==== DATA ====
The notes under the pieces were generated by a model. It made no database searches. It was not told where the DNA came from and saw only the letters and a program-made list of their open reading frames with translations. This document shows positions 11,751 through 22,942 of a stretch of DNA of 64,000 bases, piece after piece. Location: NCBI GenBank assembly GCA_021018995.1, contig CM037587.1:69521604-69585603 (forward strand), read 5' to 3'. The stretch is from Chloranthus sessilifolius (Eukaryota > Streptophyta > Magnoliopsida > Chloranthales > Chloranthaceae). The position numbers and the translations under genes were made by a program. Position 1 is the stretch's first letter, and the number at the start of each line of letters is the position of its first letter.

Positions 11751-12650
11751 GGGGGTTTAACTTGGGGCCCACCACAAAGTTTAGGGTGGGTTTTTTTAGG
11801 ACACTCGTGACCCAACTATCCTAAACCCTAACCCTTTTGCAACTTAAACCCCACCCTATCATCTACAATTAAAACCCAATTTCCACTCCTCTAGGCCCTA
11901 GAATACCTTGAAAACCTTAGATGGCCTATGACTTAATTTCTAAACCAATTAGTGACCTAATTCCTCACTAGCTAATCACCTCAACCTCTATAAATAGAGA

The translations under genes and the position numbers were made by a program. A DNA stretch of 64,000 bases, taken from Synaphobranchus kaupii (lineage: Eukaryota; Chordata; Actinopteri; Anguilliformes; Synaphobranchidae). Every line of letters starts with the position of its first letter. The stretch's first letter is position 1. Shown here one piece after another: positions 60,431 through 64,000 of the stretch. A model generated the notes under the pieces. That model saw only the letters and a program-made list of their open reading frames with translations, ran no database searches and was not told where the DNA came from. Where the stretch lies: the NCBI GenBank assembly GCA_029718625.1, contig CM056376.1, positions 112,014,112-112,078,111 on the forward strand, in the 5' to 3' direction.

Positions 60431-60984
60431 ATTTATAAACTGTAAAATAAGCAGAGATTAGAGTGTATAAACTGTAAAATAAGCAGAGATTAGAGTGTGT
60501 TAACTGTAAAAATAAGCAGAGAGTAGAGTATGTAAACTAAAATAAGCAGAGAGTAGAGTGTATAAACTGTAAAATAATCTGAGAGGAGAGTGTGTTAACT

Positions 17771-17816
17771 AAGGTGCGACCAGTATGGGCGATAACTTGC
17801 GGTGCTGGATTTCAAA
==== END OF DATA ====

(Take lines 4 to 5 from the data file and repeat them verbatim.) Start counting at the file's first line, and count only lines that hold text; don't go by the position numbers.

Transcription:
11801 ACACTCGTGACCCAACTATCCTAAACCCTAACCCTTTTGCAACTTAAACCCCACCCTATCATCTACAATTAAAACCCAATTTCCACTCCTCTAGGCCCTA
11901 GAATACCTTGAAAACCTTAGATGGCCTATGACTTAATTTCTAAACCAATTAGTGACCTAATTCCTCACTAGCTAATCACCTCAACCTCTATAAATAGAGA